Mark Wahlberg prays that the Oscar gods shine favourably upon him with the biopic Father Stu.
The film follows the life of Father Stuart Long, a boxer-turned-priest who inspired countless people during his journey from self-destruction to redemption.
This has been a passion project for Wahlberg. A Passion Of The Christ Project if you will. One can understand the appeal of the role to Wahlberg. After all, similar to Father Long this is a man who successfully switched careers. Albeit from underwear model and musician to Academy Award nominated actor.
It is amusing to see the poster lead with “Academy Award nominee Mark Wahlberg”. It is clear that this is his attempt at a juicy Oscar bait role. On paper it ticks several boxes. Based on a true story. An underdog story. A character battling an illness.
However… Wahlberg’s (admittedly deserved) nomination was for The Departed. One that was earned by stealing scenes from DiCaprio and Jack Nicholson by creatively swearing in a Boston accent. A role like this is something else entirely. His other nomination was for producing The Fighter and the part of Stuart Long is one that his co-star on that film Christian Bale is much more suited to.
Wahlberg’s natural charisma, swagger and confidence work just fine in the first half of the film. It is when he starts his journey to becoming a priest, and his subsequent health problems that he buckles under the weight of the task. There is one scene in particular where he is talking to God and has a complete breakdown following his diagnosis. What should be his “Oscar clip” is instead comparable with a man seemingly forcing himself to cry by using the Joey Tribbiani school of acting trick of using a pair of tweezers to pluck a pubic hair and looking like is straining to pass wind.
There is also the issue of Long’s weight gain that looked like incredibly poor quality prosthetics but in fact was real weight that Wahlberg put on. So really, instead of putting on 30-50 pounds to look like Fat Bastard from Austin Powers, he could have simply borrowed the Fat Bastard prosthetics. That sums up the major problem with the performance. One cannot fault his dedication, it is his lack of conviction that proves his undoing.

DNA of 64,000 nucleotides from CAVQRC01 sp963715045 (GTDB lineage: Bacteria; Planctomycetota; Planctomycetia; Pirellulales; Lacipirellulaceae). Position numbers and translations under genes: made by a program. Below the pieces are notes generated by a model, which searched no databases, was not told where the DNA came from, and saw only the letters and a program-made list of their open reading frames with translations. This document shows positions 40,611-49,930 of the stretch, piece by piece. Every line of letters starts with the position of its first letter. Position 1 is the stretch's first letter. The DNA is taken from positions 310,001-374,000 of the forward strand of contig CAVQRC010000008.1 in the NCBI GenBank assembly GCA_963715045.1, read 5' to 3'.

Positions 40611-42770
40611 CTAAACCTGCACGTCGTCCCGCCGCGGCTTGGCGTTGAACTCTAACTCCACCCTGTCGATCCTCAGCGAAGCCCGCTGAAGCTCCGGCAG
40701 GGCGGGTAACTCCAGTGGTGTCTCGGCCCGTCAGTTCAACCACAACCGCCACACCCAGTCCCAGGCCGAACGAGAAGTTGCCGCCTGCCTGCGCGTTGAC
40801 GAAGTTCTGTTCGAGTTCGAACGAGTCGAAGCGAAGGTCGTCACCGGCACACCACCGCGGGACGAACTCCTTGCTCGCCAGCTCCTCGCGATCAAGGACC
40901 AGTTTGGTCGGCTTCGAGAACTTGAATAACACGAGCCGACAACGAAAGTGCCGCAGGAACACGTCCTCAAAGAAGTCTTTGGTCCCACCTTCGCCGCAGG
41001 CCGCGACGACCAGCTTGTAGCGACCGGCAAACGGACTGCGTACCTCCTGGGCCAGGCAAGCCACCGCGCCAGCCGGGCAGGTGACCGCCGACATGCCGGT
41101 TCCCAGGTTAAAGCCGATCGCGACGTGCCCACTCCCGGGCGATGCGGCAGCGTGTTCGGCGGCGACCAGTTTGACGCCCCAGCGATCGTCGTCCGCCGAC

That lack of conviction permeates throughout the whole film.
Long’s mother rolls her eyes at his dream of becoming an actor. She worries he never sticks to anything and his career path changes with the wind. Indeed just like his dream of Hollywood is a means to making money and fame, his baptism into Catholicism is initially presented as just another thing Stuart does purely to impress the girl. The film skips over his time in the church too quickly for it to resonate with audiences. One is still sceptical of his true intentions.
When he decides to become a priest following a vision he has after a tragic motorcycle accident, the audience needs more convincing to buy into his journey. What it needed was a montage. Even Rocky had a montage. Yes, this one technically does but it seems to show Stu coasting along with his training and fails to show the obstacles he was up against. Whether that was physically, educationally or structurally (with some within the church itself reticent to his ambitions).
Father Stu should have been a truly inspiring tale based on an incredible true story. Instead, the end result is a generic, paint-by-numbers biopic that feels made up and that is a real sin.
Father Stu is in UK cinemas from May 13
Director: Rosalind Ross
Stars: Mark Wahlberg, Teresa Ruiz, Jacki Weaver, Mel Gibson
Runtime: 124 minutes